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Thongs for kids a bad idea


Would you want your fourth-grade daughter wearing thong underwear?

At least one well-known clothing distributor believes there are parents among us who think that is a good idea.

Parents and people with common sense nationwide reacted with outrage last week when it was learned that Abercrombie and Fitch is selling thong underwear for girls in sizes 10 to 16, meaning that they will fit most girls of those ages and some younger.

In case you don’t know what a thong is, it’s a garment which is worn like briefs or panties but has no covering for the gluteus maximus. A person wears a thong to expose his or her tush and to appear titillating.

And for adults, that’s fine. But what message is a 10-year-old girl getting when her parents buy thong underwear for her? Especially ones that have “wink wink” and “eye candy” printed on them?

“It's cute and fun and sweet,” Hampton Carney, spokesman for the New Albany, Ohio-based company, told the Associated Press.

Actually, it is an overt attempt to market a sexually oriented product to pre-teen girls, many of whom are already overly inundated with images of sexuality in the mass media. As sad as it is to admit to ourselves, a substantial percentage of 10-year-old girls in our culture probably already know what a thong is. After all, parents had to explain to their questioning children at least some of the details of why Monica Lewinsky was in the news on a daily basis a few years back, and why Bill Clinton was in trouble over it.

Wouldn’t most girls ask their parents what the “wink wink” and “eye candy” references mean, if they didn’t already know?

Children have a limited time to be children, to be able to live without having to make adult decisions or deal with adult situations. As we grow older, we look back on those days in our own lives fondly, and parents like to give their own kids the gift of having that time for as long as possible. Of course, most kids are in a hurry to grow up, so the irresistible force usually meets the immovable object.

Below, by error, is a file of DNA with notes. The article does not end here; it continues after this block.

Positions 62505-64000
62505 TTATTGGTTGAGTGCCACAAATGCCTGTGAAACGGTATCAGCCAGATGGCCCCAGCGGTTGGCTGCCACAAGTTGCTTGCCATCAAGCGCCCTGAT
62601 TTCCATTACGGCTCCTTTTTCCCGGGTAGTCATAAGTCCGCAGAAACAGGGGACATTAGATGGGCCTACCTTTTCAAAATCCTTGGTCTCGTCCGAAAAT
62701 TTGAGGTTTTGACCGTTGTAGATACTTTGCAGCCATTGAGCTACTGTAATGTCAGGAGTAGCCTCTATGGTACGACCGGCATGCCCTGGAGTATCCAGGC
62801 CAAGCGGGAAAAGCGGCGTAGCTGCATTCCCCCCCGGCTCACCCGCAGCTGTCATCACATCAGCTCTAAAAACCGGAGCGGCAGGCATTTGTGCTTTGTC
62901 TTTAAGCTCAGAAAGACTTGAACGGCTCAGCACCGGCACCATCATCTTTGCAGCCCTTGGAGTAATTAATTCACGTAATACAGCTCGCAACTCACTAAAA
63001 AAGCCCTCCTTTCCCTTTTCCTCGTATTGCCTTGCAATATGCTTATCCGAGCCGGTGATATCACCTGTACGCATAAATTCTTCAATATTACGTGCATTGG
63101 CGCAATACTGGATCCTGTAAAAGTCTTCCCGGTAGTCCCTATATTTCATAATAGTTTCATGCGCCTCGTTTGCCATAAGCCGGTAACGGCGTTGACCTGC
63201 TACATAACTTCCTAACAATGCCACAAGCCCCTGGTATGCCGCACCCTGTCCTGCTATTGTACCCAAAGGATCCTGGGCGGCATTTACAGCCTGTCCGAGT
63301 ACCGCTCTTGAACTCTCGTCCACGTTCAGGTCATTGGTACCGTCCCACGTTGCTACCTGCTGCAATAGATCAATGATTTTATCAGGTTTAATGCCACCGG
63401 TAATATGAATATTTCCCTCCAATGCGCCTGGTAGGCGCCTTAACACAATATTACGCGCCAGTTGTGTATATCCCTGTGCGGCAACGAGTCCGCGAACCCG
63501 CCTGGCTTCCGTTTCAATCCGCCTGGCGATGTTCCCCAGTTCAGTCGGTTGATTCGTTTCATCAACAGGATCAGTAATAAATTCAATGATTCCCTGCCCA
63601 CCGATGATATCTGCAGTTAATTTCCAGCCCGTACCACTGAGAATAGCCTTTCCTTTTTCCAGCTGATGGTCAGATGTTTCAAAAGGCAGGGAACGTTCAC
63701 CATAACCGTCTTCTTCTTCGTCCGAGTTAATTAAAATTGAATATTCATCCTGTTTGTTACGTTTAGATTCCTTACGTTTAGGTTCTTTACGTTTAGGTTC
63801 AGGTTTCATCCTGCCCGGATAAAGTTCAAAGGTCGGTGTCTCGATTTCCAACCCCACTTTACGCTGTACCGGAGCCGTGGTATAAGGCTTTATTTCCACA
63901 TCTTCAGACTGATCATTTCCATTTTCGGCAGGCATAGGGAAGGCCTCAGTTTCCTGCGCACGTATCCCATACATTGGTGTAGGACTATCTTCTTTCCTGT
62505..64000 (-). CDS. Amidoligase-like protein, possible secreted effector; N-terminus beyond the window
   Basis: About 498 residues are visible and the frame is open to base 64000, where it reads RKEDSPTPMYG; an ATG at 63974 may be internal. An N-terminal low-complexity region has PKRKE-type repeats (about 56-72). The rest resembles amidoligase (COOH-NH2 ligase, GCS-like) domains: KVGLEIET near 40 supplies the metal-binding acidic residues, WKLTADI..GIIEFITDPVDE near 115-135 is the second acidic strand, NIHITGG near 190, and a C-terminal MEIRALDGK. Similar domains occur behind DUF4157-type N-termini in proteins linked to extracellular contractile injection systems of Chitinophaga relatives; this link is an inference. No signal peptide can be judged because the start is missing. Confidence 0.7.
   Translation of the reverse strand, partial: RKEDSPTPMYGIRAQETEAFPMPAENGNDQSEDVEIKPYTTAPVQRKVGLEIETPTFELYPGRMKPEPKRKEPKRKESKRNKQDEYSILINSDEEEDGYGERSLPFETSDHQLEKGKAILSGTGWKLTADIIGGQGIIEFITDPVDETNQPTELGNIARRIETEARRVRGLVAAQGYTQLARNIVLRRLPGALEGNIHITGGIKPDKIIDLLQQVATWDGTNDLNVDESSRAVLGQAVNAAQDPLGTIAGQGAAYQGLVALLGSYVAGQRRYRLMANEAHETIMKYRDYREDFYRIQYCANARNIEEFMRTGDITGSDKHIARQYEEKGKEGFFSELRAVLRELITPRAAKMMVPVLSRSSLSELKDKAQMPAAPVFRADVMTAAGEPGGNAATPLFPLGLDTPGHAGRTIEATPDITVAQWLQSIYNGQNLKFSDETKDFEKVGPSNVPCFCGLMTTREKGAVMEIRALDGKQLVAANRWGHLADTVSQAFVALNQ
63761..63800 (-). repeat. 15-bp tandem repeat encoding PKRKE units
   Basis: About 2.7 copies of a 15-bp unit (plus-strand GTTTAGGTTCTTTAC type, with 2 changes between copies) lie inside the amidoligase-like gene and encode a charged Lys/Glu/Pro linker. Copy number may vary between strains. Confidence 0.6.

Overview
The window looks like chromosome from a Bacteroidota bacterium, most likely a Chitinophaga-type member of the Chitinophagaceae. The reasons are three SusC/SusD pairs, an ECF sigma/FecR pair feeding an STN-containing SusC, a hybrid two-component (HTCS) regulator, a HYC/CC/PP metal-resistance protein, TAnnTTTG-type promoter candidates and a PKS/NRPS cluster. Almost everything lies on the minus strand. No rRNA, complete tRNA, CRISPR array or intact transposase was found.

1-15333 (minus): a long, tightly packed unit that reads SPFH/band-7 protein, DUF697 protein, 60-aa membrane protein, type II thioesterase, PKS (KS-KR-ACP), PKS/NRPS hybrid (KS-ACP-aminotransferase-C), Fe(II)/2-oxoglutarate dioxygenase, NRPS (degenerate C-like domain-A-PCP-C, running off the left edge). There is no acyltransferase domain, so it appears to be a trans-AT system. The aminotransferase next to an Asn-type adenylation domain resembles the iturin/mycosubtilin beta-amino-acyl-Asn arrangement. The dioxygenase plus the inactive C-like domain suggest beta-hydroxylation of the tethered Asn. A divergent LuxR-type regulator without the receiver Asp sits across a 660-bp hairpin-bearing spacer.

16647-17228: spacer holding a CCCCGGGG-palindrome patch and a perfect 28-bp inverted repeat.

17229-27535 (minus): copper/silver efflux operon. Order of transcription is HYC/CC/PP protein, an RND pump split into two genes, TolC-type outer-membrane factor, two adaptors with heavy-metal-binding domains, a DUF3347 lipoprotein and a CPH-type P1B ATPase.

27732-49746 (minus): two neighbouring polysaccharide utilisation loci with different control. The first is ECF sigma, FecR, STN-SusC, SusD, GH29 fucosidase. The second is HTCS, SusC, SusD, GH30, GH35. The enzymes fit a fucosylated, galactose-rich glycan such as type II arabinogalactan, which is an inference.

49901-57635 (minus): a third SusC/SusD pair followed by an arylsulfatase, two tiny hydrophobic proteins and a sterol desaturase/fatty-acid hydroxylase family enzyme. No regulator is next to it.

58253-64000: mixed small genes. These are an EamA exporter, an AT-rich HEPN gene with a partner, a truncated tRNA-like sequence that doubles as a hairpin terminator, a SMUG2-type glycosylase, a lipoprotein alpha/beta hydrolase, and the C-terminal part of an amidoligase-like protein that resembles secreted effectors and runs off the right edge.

There may never have been a time in modern American history in which there were more societal forces at work nudging children toward a premature adulthood. These days, schoolchildren deal with the possibility that someone may shoot them or one of their friends at school. They deal with the fact that we are at war with terrorists who successfully attacked us and killed thousands of Americans on our mainland. They are bombarded with images, advertising and music that make it clear that being a sexual being is where it’s at.

Of course, nobody needs to tell teens that sexuality exists, because they become well aware of it by default around puberty. But we certainly don’t need to make suggestive thong underwear available to 10-year-old girls. Give them that time of pre-pubescent innocence.

If consumers refuse to buy the product, the problem may disappear. Some will claim that the size 10 children’s thong could be a good fashion accessory since it would get rid of panty lines. That would be easier to accept if the items didn’t say “wink wink” and “eye candy.”

The truth is that there is no reason that anyone wears a thong other than to be more sexually appealing, and that is not something that 10-year-old girls should be worrying about. If your daughter asks for the “eye candy” thong, please do her a favor and just say no. Any parent with common sense knows that he or she shouldn’t be buying what Abercrombie and Fitch is trying to sell.

This column was written May 26, 2002, and published in several print publications across the country.

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